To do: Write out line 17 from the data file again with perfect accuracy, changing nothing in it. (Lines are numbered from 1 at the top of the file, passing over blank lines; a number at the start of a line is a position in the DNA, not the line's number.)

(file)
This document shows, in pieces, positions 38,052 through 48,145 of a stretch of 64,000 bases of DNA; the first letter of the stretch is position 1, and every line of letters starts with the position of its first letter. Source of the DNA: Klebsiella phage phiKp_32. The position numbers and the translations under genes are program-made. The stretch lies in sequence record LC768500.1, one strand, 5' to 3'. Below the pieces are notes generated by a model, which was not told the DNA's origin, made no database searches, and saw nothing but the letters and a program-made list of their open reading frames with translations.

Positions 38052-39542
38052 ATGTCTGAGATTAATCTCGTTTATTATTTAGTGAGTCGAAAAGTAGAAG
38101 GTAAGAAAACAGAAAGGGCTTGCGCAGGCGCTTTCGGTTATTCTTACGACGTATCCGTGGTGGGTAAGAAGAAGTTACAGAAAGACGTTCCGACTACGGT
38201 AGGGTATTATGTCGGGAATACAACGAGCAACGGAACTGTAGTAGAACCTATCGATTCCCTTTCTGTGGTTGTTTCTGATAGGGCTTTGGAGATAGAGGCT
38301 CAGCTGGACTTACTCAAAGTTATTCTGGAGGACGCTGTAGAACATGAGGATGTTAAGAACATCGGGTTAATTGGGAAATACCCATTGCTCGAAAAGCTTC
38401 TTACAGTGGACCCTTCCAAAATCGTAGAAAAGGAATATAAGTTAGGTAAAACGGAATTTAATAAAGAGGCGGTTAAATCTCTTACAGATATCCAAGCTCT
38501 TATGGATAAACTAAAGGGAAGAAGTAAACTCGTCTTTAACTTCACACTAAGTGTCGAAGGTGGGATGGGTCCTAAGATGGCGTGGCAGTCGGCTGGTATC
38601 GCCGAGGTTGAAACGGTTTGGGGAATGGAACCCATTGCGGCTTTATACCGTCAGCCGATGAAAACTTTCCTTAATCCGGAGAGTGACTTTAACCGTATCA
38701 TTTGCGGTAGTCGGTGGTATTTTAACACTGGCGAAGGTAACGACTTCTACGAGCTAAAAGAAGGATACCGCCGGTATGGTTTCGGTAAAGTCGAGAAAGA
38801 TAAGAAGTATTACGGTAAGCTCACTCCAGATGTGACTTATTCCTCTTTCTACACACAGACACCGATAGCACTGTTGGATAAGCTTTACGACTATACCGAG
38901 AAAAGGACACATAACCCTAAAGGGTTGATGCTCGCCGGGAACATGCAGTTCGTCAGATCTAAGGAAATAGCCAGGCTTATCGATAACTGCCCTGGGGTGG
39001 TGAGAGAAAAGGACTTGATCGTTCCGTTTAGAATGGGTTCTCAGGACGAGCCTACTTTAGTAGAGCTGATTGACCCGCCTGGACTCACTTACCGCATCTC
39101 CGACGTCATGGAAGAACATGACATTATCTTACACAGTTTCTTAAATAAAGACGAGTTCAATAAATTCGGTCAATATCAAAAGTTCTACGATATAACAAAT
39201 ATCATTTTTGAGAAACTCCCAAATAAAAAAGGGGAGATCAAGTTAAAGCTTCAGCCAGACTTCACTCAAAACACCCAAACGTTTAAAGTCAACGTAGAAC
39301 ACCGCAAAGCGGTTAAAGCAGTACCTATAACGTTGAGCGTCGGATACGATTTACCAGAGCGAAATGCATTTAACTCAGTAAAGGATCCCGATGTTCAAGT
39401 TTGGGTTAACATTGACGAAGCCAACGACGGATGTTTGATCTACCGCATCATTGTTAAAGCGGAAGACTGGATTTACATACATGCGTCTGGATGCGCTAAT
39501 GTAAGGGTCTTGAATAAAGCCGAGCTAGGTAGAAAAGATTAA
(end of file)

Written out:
39401 TTGGGTTAACATTGACGAAGCCAACGACGGATGTTTGATCTACCGCATCATTGTTAAAGCGGAAGACTGGATTTACATACATGCGTCTGGATGCGCTAAT